What matters is that you have it with you at all times. This makes it simple to read during spare moments when people otherwise reach for their phone. I do a lot of my reading this way. On buses, while waiting for meetings or appointments, whilst eating, when I'm early somewhere. I can sometimes finish a whole book in a day just from using these snippets of time. This part also requires having constant access to new books. We are lucky today for how easy that now is. I borrow from the library or family most of the time but buy if I cannot find a particular book. It is always worth the £3-5 a book costs on Amazon. I then give away, resell or donate those I don't want to keep. My personal library is small, yet perfectly curated. If a book is over 70 years old (give or take), it may have entered into the public domain and be available for free as a legal PDF.
Reading a lot is not expensive. My 200+ books a year costs me around £600. If that still sounds like a lot, bear in mind that I do not spend money on any other forms of entertainment. I don't buy music, have a Netflix account, go to the cinema or anything like that.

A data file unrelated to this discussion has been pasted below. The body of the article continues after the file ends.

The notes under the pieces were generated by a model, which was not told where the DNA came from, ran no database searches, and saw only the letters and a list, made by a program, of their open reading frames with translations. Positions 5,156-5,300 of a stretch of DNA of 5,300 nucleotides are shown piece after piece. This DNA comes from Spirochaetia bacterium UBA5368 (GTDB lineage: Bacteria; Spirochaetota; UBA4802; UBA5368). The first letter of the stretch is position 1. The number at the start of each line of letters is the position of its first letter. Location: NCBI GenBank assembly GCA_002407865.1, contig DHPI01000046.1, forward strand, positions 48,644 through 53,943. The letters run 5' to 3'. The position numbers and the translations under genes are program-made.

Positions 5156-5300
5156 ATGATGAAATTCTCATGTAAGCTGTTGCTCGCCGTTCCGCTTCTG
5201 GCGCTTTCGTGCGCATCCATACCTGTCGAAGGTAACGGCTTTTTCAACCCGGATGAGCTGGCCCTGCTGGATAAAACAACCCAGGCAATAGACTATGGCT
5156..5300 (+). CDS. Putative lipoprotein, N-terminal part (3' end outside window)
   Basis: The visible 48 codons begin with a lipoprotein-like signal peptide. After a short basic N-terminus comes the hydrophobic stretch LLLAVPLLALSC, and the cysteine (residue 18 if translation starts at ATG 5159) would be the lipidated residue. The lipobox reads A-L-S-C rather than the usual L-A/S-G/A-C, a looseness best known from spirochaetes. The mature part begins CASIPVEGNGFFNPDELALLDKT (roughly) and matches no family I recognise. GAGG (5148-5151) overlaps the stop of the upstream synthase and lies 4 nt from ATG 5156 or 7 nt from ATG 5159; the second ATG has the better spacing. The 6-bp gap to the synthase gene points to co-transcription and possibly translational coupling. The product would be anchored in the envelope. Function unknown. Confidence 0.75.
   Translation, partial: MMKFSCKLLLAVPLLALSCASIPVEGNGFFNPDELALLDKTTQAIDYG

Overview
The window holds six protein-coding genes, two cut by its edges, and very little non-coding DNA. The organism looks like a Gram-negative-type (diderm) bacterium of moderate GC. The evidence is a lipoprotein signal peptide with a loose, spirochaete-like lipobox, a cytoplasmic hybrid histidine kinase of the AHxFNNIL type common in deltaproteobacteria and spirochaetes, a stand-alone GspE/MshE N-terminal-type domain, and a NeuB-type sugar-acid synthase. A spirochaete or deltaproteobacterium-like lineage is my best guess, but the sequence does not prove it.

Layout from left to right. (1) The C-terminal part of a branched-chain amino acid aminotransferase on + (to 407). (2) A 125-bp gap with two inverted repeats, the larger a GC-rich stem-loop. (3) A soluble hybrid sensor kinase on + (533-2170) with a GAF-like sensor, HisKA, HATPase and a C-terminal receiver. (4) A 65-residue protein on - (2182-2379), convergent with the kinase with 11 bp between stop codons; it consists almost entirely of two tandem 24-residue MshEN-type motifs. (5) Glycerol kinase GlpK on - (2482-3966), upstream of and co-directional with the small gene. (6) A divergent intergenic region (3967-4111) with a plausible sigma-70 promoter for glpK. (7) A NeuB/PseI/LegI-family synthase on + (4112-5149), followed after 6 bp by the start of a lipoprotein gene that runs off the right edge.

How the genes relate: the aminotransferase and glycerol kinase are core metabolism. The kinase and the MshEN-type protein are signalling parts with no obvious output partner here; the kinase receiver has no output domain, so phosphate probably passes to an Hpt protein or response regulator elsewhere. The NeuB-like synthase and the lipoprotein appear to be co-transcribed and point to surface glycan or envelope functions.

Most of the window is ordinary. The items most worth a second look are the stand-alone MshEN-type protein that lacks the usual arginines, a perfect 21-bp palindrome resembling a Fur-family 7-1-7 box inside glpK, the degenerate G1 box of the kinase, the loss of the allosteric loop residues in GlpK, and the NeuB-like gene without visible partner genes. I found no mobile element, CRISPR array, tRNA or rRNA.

The third part is the techniques you use to read faster whilst still enjoying it, by understanding better and focusing clearly.
I'm aware that this is the juicy part of this post, so keep in mind that the first two points are far more important. These techniques will help you to read faster and remember more, though they will not create more time in the day. Here are some I use and have done for years.
1 - Practice honing your focus in general. No one can expect themselves to jump from reading 150 character tweets and 9-second videos to full-length books. Reading requires intense focus, especially for dense, lengthy or challenging books.
There are many other ways to do this. Meditation, writing essays and memorizing vocabulary are all useful. The practice of reading can be somewhat meditative. Whenever I first sit down with a book, my mind initially wanders every few seconds. I keep pulling it back and after a while, I become fully focused. The longer I read for in one sitting, the more focused I am on it.
We cannot control how much time we have, but we can control our focus. I recommend two books for this. Deep Work by Cal Newport transformed the way I work and I cannot recommend it enough. The Productivity Project by Christ Bailey taught me a lot about the value of attention management over time management. Both should be mandatory reading for every human who wants to do anything meaningful. If you only take one thing from this post, it's to read both of these. They have made me a better reader, as well as improving many other areas of my life. If you don't have much time to read, improving your focus is the perfect way to finish more pages in less time.
2 - Cultivate a set of relevant mental models. This is an ongoing process for me and always will be. Mental models are tools for rapid cognition, understanding and decision making. Farnham street is an excellent resource for understanding them.